A man made god meets God made man in John Wolfson's apocryphal drama. Leaping off from a fragment of text excluded from the biblical canon, The Inn at Lydda brings together the dying Emperor Tiberius and the resurrected Christ; a face-to-face that pits hubris against humility, and serves a corrective to earthly power.
Like most Roman Emperors, Tiberius was a tyrant. The original text stops with his seeking Jesus, hoping to be healed as death encroaches, only to learn of the crucifixion en route to Jerusalem. It lays out the death of Pilate; executed for executing the one man that could have cured Caesar. In extending that to an actual coming together, Wolfson neatly exemplifies the core of Christian faith. To be healed, and by extension forgiven, Caesar must believe the man he meets really is the risen Christ. Jesus, in turn, must absolve and heal him, in spite of all his murderous actions, if he truly repents. That's the nub of Christianity: "Whatever things you ask in prayer, believing, you will receive." Matthew 21:22. Through faith is all forgiven.
The resonance is not just religious, however, but grows out of a dialogue between opposing understandings of power. Where Tiberius exemplifies elevated sovereignty, the emperor as all-powerful protector, Christ is the opposite. He embodies leadership as a lowly act, not separate from, but as part of, the people. With the emperor-in-waiting, Tiberius' deranged nephew Caligula, also present at Lydda, Wolfson lays out the slippery slope of such earthly gods.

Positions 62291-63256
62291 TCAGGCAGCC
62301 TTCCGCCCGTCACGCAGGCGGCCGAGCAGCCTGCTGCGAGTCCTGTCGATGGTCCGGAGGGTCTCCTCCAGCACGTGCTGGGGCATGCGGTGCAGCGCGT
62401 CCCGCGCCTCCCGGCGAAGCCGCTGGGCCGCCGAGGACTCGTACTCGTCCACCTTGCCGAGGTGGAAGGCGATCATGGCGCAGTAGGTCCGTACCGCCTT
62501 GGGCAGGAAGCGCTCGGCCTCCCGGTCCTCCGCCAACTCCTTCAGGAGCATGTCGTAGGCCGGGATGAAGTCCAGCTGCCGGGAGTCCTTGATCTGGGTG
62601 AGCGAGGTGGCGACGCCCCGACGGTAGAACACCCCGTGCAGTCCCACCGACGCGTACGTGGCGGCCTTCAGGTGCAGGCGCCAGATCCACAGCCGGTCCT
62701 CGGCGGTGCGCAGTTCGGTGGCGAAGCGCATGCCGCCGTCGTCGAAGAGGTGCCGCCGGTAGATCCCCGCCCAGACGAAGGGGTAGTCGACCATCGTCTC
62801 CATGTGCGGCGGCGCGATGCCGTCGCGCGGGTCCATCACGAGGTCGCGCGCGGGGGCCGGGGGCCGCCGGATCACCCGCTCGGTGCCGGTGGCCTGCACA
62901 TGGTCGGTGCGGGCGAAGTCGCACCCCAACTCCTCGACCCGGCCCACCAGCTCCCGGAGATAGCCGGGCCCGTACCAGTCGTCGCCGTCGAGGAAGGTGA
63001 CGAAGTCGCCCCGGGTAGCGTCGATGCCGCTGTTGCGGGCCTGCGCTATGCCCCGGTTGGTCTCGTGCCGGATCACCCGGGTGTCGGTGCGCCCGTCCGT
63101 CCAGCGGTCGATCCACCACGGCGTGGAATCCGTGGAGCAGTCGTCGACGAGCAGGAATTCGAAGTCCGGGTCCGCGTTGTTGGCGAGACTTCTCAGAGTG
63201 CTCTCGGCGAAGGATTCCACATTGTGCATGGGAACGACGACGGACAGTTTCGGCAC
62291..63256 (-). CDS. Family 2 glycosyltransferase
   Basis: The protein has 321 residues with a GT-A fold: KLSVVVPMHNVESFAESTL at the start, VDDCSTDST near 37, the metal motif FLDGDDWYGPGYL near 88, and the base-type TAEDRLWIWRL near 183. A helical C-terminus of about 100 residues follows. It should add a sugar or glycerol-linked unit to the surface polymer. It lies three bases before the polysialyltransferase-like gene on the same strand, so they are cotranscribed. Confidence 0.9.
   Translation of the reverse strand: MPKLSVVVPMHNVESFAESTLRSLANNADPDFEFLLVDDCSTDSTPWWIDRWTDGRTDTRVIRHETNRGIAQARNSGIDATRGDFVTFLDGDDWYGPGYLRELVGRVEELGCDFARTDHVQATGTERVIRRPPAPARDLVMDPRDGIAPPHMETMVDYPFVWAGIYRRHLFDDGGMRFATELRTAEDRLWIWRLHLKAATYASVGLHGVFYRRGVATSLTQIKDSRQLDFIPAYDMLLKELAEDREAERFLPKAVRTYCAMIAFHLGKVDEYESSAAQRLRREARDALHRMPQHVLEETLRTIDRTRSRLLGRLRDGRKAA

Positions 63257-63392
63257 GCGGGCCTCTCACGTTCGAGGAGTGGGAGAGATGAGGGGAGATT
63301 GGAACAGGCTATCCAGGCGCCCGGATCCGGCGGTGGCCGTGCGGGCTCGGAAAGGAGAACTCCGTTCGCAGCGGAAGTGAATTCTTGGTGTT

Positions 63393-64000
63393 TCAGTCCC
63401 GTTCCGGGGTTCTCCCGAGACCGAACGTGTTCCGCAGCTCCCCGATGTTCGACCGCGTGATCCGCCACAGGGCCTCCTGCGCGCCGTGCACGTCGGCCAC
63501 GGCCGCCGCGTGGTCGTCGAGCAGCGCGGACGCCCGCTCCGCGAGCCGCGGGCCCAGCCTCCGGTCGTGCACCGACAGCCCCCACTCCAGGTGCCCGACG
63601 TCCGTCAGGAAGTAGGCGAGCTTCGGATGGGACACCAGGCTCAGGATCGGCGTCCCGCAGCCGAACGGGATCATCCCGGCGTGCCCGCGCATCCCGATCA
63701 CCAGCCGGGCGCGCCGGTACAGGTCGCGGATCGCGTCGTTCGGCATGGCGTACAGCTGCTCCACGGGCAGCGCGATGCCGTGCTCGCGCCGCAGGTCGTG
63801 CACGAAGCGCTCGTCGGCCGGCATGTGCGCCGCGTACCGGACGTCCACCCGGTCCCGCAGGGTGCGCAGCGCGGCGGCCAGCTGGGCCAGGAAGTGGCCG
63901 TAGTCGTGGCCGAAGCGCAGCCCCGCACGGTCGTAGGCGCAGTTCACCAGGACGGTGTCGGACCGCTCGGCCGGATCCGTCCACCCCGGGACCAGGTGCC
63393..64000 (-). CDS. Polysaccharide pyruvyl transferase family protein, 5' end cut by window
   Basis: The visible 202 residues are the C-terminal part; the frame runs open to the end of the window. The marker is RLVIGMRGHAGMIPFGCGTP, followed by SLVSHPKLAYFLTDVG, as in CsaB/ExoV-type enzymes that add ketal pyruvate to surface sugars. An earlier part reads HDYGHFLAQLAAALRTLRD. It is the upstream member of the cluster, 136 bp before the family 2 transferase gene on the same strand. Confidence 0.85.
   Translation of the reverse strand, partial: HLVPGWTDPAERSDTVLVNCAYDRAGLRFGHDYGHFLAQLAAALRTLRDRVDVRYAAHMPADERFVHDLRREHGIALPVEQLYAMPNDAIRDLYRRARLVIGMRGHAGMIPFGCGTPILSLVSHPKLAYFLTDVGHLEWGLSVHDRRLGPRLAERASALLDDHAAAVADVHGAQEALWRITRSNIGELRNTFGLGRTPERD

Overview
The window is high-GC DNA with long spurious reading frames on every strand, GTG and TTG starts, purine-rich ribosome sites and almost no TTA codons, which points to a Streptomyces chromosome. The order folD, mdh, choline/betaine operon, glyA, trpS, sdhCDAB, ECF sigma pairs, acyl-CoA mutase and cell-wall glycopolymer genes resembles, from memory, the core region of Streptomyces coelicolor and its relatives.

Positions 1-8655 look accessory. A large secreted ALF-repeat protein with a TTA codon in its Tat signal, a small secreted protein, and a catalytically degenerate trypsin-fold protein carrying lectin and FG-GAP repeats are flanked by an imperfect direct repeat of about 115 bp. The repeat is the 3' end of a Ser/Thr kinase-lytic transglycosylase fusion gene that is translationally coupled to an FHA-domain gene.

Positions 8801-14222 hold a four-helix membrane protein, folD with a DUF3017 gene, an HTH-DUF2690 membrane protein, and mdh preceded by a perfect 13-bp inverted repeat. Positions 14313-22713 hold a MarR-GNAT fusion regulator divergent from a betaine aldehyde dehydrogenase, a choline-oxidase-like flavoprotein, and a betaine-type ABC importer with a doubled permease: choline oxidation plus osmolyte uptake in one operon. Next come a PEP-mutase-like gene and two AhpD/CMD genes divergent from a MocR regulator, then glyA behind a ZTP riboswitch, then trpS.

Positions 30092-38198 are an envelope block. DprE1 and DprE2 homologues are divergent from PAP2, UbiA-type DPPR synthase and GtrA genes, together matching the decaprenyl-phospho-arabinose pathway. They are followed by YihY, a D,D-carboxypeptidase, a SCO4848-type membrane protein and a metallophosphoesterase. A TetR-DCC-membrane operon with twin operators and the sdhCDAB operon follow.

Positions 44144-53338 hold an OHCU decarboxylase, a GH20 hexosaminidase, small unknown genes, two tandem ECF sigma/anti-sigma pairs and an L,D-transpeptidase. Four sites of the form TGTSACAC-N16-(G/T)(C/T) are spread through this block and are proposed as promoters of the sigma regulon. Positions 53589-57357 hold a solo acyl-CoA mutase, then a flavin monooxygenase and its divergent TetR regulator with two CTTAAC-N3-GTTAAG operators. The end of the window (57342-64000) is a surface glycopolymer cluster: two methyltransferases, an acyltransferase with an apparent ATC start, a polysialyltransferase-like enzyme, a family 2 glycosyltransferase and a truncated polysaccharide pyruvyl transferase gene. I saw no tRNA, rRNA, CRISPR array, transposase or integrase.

Played with comic brio by Philip Cumbus, impetuous and imbecilic, the partyboy prince need only click his fingers to get his way, ordering up orgies and dispensing with morality entirely. Little wonder Matthew Romain's soft-spoken John, as mad with grief as Caligula is with power, rails about the end of the world ahead of writing Revelations. The future, as Caligula, gleefully notes, will belong to the autocrats. We might see these ancients as uncivilised brutes, but our own contemporary rulers will sow more bloodshed than the emperors ever managed.
That's a mark of the writing's self-awareness, but a play that starts with the three Magi bemoaning the lack of a decent calendar becomes jaunty on account of Pythonesque humour. It's not so much that the comic subplot about a runaway prostitute (Jessica Lilley) and the emperor's doctor (David Cardy) intrudes on the serious endeavour, but that its bathos bleeds into the body of the play. Stephen Boxer's Tiberius, tickled with insanity, arrives cradling a beaver he's brought back to life, and always seems too slight and silly to truly contend with Samuel Collings' serene, commanding Christ. The dice are always stacked in Jesus's favour, greatly diminishing the drama of their intellectual duel.
Nonetheless, it's briskly handled in Andy Jordan's congenial production, taking the play as it comes, wonks, warts and all. Nick Powell's plucky cello underscore deftly lightens and darkens the mood, though it's a cop-out to introduce electric lights into the candlelit Sam Wanamaker space. It flattens a space that can be so unworldly, just as Wolfson's comic swerves drag down its spiritual contemplations.